South of Rome, at the southern end of Italy, in the arch of the boot, is the region of Basilicata. This picturesque region with its picturesque cave houses and rock cut fresco churches is the last bastion of Italian winemaking. Although its wine traditions predate back to the ancient Greeks, Basilicata still remains a very undiscovered region.
Basilicata produces one of Italy’s best red wines-Aglianico del Vulture. Aglianico resembles Nebbiolo, the renowned grape of famous Barolo and Barbaresco wines in Piedmont. Not only are both late-ripening varieties, and capable of giving good results in very limited areas, but both are also tannic, acidic specimens which typically demand many years before their wines are approachable and mature enough to enjoy. It fact, Aglianico has been dubbed as the Barolo of the South.
The recent rise of Aglianico occurred in pinpoint in different parts of southern Italy, where the Mastroberardino family of Avellino deserves much credit for the grape’s commercial success. Those wine lovers who have heard of Aglianico usually know it as the variety that makes Taurasi, Campania’s most famous red wine.
Aglianico two greatest expressions are Aglianico del Vulture in Basilicata and Taurasi in neighbor Campania. It’s also grown in Molise, and has a growing presence in Puglia. But it only shines in places with volcanic soils
Monte Vulture is in northwest Basilicata.The eastern slopes of the dormant volcano, including the villages of Rionero, Barile and Melfi are where most of the Aglianico vineyards are concentrated. The soil, composed mostly of deposits from the ancient lava flows gives mineral complexity to the wines. In addition, the altitude of the vines and soil drainage imparts freshness to them.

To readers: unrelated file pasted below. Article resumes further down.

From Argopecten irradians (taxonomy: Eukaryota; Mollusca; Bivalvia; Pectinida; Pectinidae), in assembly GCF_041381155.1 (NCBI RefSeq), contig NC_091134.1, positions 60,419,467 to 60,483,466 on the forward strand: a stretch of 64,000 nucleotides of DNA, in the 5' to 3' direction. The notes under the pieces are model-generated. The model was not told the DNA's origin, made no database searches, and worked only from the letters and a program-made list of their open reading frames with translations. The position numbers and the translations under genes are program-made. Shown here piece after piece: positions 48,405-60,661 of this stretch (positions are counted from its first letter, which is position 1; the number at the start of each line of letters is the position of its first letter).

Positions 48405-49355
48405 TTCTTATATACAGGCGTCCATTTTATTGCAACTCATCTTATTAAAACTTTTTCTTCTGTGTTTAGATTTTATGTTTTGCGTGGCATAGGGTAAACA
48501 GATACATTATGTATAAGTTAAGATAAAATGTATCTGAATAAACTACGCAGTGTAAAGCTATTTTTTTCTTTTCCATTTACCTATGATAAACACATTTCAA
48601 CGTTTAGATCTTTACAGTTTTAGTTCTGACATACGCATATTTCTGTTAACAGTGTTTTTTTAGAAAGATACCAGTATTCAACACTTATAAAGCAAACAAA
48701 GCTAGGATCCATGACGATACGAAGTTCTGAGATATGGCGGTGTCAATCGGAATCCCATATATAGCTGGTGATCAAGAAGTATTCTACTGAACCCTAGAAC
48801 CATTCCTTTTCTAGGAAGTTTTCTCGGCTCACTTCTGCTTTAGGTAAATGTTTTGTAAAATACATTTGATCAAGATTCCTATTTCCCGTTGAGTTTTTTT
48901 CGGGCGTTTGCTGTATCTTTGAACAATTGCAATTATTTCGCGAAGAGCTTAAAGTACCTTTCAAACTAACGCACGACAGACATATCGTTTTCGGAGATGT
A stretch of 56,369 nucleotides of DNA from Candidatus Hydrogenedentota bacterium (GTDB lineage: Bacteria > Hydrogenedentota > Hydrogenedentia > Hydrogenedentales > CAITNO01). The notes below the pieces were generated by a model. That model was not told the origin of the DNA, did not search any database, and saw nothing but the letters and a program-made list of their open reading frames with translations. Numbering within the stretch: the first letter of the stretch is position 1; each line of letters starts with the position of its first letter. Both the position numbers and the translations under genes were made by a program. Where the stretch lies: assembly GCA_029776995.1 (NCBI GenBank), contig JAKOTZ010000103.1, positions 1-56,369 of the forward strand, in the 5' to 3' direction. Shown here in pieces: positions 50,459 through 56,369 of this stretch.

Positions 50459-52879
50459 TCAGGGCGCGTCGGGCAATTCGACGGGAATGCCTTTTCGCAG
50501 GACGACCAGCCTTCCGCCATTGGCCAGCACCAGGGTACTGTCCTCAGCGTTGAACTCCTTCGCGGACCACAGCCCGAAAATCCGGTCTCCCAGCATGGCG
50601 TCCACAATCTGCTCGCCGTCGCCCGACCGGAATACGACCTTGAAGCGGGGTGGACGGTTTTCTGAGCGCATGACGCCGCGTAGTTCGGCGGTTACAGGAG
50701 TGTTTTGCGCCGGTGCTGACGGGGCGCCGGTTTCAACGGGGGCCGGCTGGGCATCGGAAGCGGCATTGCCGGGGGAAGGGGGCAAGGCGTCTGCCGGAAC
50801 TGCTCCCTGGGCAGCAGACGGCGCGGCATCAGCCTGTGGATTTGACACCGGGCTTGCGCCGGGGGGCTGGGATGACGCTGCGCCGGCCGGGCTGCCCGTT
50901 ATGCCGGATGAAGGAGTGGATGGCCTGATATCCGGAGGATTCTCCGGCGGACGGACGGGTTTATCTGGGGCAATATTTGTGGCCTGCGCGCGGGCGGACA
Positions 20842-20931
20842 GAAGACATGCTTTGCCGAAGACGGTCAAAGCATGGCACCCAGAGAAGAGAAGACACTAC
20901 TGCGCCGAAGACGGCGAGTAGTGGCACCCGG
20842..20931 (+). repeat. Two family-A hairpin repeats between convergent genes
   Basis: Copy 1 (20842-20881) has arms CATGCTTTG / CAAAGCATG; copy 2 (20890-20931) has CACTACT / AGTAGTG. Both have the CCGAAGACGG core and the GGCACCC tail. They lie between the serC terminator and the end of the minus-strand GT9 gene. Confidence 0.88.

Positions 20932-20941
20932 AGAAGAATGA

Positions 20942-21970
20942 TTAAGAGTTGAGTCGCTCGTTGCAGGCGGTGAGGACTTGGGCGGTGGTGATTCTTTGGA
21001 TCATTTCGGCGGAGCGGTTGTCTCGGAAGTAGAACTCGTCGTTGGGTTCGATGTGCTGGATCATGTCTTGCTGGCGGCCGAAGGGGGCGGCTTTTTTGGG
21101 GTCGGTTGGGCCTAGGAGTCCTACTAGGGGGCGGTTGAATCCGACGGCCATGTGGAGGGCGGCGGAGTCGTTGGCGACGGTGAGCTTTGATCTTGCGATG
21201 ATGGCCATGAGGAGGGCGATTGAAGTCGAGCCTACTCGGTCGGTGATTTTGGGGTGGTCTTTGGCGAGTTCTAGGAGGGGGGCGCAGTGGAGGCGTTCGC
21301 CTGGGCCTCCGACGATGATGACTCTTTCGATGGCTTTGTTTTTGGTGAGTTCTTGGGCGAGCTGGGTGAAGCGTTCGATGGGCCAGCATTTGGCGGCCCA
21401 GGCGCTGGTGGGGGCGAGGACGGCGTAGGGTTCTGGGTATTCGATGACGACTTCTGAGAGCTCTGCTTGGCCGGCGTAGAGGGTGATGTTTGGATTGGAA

Basilicata’s Aglianico del Vulture appellation was established in 1971 and require the wine to be made from 100% Aglianico grapes. The dry table wines are made in three styles: the regular bottling aged for 12 months, the Vecchio for 36 months, and the longer Riserva which is aged for 60 months before being released.
For a long time, Donato D’Angelo and Paternoster have the reference producers of Aglianico del Vulture appellation. However, there have been signs of new life. Azienda Agricola Carmelengo was founded by architect Antonio Cascarano in the early 2000’s. He farms organically, old Aglianico vines, on the village of Rapolla in the eastern part of Vulture. Antonio favours the natural style of winemaking yielding elegant and flavorful renditions of Aglianico.
Carmelengo has two Aglianico cuvees, Antelio and Carmelengo. Antelio, made with young Aglianico vines has textbook aromas of the variety: red fruit, dried flowers, firepit and leather. In contrast Carmelengo, made with old vines, display notes of cocoa, licorice, tobacco and red cherry jam. It is polished with silky but structured tannins. It can age for decades as most Aglianicos should do.
Another newcomer to the Basilicata wine scene is Grifalco. Owned by the Piccin family, who were originally wine producers in Tuscany but decided that Basilicata in particular, Vulture was more promising in make great wine. Gricos, they everyday wine is made with young Aglianico vines ( 15 years old) and aged in large oak barrels. Ample and fruity but nonetheless meaty and substantial. On the other hand, Grifalco, spends some time and oak and comes from older vines of Aglianico. Deeper than the Gricos, it is spicy with a red and herbs taste profile that is typical of the region. Like Cascarano, Grifalco is a natural style winemaker.
Basilicata also a tiny quantity of white wine. Malvasia and Moscato are widely planted in the region but there is no appellation for them. Generally, wines made from these grapes are simple vini da tavola and sold locally. They either have been very sweet or sparkling with variable quality. However, there are exceptions to the rule. Carmelengo makes a complex orange style wine made with mostly Malvasia, Fiano and other local varieties. There is also the Maschitano bianco, a refreshing and floral moscato bottling made by producer Musto Carmelitano.
Like its neighbors Puglia and Calabria, Basilicata is on the beaten track for tourists. But like any region of Italy, there are little country restaurants that impress the senses with their local produce. Within Basilicata’s wine country, the one town with touristic interest is Melfi, which was the first town that the Normans founded when they invaded the Italian south. At the town borders, there is a famous restaurant called Novecento, where you can taste the Lucanica sausage and burrata ( a type of mozzarella filled with milk curd that spills like an egg yolk when cut open).